Reduced to its essentials, Angela's Ashes looks like an encyclopedia of Irish cliché—the alcoholic pa, the long-suffering ma, the wee lads without a crust among 'em. Yet somehow McCourt sidesteps sentimentality with a litany of hardship that would make a cynic flinch. "My father and mother should have stayed in New York where they met and married and where I was born," the book begins. By the time the family moved back to Ireland in 1934, 4-year-old Frank had gained three brothers and lost a sister. Two more brothers would be born, and two would die. The father drank his paycheck and eventually wandered off for good during World War II. The mother, the Angela of the title, begged for charity and lived off the mingy help of relatives, at one point sleeping with a cousin so that her children might have a place to live. People who haven't read the book always ask, "Isn't it awfully depressing?" Yes, but it's also awfully funny. The genius of the book is that the tears and laughter are rarely separated by so much as a comma.
McCourt claimed not to understand why Angela's Ashes was so popular. "I thought it might appeal to women who had been through childbirth and some adversity," he said dryly. But clearly, he himself was the not-so-secret ingredient in the book's success. He was a publicist's dream: a first-rate writer with stage presence. He knew just how much personal lore to confide in an interview, but he was never embarrassingly indiscreet—he'd had a couple of bad marriages, he was a lapsed Roman Catholic, he could take a drink without any problem. Throw in a slight Irish brogue, offset it with a sardonic sense of his own heritage—"A well-placed bomb at the New York St. Patrick's Day parade would wipe out the cream of Irish mediocrity"—and you could easily understand why he carried around an appointment calendar (bookstore signings, readings, interviews) a half-inch thick.
His writing changed McCourt's fortunes (his three memoirs have together sold more than 10 million copies worldwide) but if it changed McCourt, I never saw the evidence. He was in his late 60s when his first book made him famous and wealthy, and he was old enough to enjoy his good fortune forthrightly and with grace. Celebrity, the condition of being famous because you're famous, gave him a case of the yips. With a queasy look, he told of a night when a woman swooped down on him in a restaurant and demanded his autograph, saying, "I don't know your name, but I know you're somebody." Having been somebody for a long time before he walked into the spotlight, he bore such indignities lightly.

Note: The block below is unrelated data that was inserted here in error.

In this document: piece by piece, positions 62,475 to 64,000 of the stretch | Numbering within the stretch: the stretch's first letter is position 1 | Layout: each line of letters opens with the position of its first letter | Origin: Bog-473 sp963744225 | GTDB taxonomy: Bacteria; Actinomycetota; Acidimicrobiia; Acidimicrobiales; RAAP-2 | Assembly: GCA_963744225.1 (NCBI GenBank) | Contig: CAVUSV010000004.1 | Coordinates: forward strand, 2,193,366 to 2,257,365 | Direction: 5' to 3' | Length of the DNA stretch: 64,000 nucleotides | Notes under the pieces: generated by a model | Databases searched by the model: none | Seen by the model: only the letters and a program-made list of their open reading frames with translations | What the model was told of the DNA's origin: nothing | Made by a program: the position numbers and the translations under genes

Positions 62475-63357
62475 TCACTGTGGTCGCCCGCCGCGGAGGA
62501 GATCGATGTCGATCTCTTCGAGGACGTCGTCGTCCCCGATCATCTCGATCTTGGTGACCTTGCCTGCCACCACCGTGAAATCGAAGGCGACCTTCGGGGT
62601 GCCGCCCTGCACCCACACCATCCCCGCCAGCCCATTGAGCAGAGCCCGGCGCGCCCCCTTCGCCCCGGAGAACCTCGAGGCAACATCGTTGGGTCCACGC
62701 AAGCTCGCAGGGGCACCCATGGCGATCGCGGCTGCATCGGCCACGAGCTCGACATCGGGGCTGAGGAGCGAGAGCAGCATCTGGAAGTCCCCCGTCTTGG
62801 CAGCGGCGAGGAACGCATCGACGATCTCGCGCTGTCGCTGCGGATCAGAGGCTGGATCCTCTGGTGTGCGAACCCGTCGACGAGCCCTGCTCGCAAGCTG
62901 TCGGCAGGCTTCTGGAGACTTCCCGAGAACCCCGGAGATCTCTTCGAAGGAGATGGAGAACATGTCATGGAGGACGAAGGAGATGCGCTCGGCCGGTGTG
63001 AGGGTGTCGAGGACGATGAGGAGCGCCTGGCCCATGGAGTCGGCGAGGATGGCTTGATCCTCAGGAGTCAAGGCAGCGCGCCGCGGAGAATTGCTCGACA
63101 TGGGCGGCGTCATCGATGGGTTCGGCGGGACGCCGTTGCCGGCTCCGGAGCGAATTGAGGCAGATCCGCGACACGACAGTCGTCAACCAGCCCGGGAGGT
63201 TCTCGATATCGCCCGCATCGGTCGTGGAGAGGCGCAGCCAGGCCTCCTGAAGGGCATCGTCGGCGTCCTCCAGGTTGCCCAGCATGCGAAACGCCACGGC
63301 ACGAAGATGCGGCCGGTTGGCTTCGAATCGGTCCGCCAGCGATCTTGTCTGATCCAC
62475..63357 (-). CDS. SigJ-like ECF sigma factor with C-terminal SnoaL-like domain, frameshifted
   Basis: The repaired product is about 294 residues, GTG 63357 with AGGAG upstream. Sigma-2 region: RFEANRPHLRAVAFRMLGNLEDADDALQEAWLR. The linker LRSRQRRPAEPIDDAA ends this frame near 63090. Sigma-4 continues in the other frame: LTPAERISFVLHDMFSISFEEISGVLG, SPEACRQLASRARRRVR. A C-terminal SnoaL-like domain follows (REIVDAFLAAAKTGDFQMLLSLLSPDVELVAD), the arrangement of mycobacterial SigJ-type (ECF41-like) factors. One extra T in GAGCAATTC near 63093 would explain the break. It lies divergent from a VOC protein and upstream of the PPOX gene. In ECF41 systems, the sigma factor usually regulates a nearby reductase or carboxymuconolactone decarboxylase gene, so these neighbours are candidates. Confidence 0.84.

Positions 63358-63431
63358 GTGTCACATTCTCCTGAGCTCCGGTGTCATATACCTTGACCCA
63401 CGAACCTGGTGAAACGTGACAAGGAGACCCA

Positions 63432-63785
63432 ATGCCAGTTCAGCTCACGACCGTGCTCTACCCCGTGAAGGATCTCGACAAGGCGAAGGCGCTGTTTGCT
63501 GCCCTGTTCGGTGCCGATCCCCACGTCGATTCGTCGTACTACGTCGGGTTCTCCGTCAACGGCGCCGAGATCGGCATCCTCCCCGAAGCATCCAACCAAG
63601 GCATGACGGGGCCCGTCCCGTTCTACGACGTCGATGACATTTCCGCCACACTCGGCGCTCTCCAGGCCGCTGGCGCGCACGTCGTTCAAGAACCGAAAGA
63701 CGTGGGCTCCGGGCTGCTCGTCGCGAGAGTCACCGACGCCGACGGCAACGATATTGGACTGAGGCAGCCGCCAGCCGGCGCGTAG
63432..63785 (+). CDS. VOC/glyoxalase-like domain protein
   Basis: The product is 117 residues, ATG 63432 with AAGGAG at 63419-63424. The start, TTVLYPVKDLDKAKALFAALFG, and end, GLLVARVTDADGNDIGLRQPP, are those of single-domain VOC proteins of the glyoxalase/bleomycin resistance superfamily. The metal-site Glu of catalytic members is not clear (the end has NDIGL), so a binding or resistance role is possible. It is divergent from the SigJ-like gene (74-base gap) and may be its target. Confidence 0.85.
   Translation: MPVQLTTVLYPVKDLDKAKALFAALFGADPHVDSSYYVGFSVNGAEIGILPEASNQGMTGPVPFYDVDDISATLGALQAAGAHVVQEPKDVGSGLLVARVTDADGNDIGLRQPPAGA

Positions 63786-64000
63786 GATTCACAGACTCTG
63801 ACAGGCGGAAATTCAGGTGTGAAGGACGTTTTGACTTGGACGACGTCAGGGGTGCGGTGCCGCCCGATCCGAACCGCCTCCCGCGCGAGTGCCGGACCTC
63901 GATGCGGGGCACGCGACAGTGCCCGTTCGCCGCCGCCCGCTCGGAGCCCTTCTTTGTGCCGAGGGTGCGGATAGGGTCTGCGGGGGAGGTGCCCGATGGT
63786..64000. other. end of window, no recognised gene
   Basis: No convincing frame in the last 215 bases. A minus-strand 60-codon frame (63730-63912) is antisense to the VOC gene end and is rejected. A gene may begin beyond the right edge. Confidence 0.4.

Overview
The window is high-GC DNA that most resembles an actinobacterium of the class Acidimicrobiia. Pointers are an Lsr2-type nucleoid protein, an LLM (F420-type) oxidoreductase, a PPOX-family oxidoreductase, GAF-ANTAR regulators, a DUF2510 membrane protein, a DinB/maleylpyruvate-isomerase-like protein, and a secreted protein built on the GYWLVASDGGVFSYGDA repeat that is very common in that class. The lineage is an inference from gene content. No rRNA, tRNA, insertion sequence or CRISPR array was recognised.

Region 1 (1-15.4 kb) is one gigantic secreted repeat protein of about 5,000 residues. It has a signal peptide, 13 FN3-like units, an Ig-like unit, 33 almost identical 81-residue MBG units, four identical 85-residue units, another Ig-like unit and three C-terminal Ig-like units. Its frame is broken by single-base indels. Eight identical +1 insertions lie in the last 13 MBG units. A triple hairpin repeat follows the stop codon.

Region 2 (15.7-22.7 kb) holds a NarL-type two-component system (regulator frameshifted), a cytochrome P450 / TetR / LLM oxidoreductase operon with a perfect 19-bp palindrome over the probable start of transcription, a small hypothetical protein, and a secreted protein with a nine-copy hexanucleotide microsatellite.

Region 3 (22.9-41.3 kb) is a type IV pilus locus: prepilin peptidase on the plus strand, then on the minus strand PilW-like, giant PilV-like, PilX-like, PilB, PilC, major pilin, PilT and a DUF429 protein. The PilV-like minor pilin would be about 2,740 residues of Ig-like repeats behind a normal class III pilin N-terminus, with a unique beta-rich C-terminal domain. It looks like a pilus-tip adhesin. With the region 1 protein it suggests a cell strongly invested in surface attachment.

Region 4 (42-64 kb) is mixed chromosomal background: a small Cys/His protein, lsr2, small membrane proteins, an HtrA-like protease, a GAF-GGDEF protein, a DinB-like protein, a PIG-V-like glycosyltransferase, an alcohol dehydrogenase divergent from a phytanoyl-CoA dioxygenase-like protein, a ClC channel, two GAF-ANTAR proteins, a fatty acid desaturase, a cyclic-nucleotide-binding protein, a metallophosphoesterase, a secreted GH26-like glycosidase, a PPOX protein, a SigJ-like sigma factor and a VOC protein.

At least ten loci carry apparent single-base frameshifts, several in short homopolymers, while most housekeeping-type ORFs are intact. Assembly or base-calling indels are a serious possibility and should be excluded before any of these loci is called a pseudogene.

Angela's Ashes ends with McCourt arriving in America in 1949 at the age of 19. "When I came to America, all I had was this story," he said. "It took me two years and all my life to write it." He took a stab at a fictional version in the '60s but stuck it in a drawer. Otherwise he worked at a variety of jobs, from hotel porter to dockworker. After the Korean War, he used the GI Bill to put himself through New York University, and then he began to teach, first at vocational schools and then, for 18 years, teaching English at prestigious Stuyvesant High, where he is still a legend among the alumni. "When we were in 12th grade," one of his students said, "we started calling him Frank. He said this was undignified and we weren't to do it. We could call him Fra, he said, and when we graduated we could call him the full Frank."
Immigrating to New York, McCourt said, was like discovering oxygen, and he saw his life there as a series of turning points, Joycean epiphanies. "Whatever I discovered about myself, I discovered in New York, reading, talking to kids, getting a sense of accomplishment from being a teacher." There was his third marriage, in 1994, to Ellen Frey, who, he says, "taught me to be a grown-up." And then there was Chiara, his granddaughter. "I was babysitting her one day when she was 2, and I began to notice how she talked. You gave her a ball, and said, 'ball,' and she said it after you and you could see her file this piece of information away. Kids take what they need. And they talk in the present tense. So I began to think about how I could use this." A few days later, he found himself writing, "I'm in a playground on Classon Avenue in Brooklyn with my brother, Malachy. He's two, I'm three. We're on the seesaw," early lines in the book. The child's voice, the innocent eye through which we see the world of Angela's Ashes, was born then and there. "It was like a gift," McCourt said. "This was one of those books that had to be written. If I'm happy now, it's because I wrote that book and it's successful and I'm embraced all over the place. If I hadn't written it, I'd probably be sitting around thinking about going back to teaching. I'd feel unfulfilled, as they say. And I'd die howling."
After the appearance of each of his three memoirs ('Tis describes his immigrant experience in the United States, Teacher Man details his teaching career), I always hoped he would write even more, because that would mean that I might interview him again. Now that possibility is gone. There will be no more books and no more talk from Frank McCourt. I know that any time I want, I can go to the shelf and pull down Angela's Ashes or one of the other books, and there he'll be, almost as good as in the room. Very few people got their voices onto the page as well as he did. But "almost" isn't the same as the full Frank. There won't be that sense of amazement at the ease with which he could coin a quip on the fly. There will be no shock at the endlessly articulate talk that poured out at the dinner table. He was a fine writer, but he was perhaps an even greater talker. It was the kind of talk that no one has figured out how to get between the pages of a book, not even Frank McCourt.